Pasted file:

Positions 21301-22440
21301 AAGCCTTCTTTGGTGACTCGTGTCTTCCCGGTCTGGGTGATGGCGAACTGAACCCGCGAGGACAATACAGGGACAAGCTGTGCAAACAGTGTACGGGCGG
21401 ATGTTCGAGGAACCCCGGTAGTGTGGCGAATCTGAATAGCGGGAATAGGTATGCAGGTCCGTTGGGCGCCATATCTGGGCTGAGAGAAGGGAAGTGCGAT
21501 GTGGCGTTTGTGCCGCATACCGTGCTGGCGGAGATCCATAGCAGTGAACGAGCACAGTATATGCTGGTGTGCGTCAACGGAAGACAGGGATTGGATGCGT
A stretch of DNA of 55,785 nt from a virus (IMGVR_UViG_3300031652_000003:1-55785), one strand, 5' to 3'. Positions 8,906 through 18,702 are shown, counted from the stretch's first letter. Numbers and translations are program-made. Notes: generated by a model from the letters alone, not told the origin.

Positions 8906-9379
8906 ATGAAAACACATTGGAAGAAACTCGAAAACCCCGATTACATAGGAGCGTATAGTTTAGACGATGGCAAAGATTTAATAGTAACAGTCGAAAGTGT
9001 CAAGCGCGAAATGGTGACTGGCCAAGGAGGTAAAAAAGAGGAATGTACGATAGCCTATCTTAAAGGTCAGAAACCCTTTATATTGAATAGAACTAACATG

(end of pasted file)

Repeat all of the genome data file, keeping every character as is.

Positions 21301-22440
21301 AAGCCTTCTTTGGTGACTCGTGTCTTCCCGGTCTGGGTGATGGCGAACTGAACCCGCGAGGACAATACAGGGACAAGCTGTGCAAACAGTGTACGGGCGG
21401 ATGTTCGAGGAACCCCGGTAGTGTGGCGAATCTGAATAGCGGGAATAGGTATGCAGGTCCGTTGGGCGCCATATCTGGGCTGAGAGAAGGGAAGTGCGAT
21501 GTGGCGTTTGTGCCGCATACCGTGCTGGCGGAGATCCATAGCAGTGAACGAGCACAGTATATGCTGGTGTGCGTCAACGGAAGACAGGGATTGGATGCGT
A stretch of DNA of 55,785 nt from a virus (IMGVR_UViG_3300031652_000003:1-55785), one strand, 5' to 3'. Positions 8,906 through 18,702 are shown, counted from the stretch's first letter. Numbers and translations are program-made. Notes: generated by a model from the letters alone, not told the origin.

Positions 8906-9379
8906 ATGAAAACACATTGGAAGAAACTCGAAAACCCCGATTACATAGGAGCGTATAGTTTAGACGATGGCAAAGATTTAATAGTAACAGTCGAAAGTGT
9001 CAAGCGCGAAATGGTGACTGGCCAAGGAGGTAAAAAAGAGGAATGTACGATAGCCTATCTTAAAGGTCAGAAACCCTTTATATTGAATAGAACTAACATG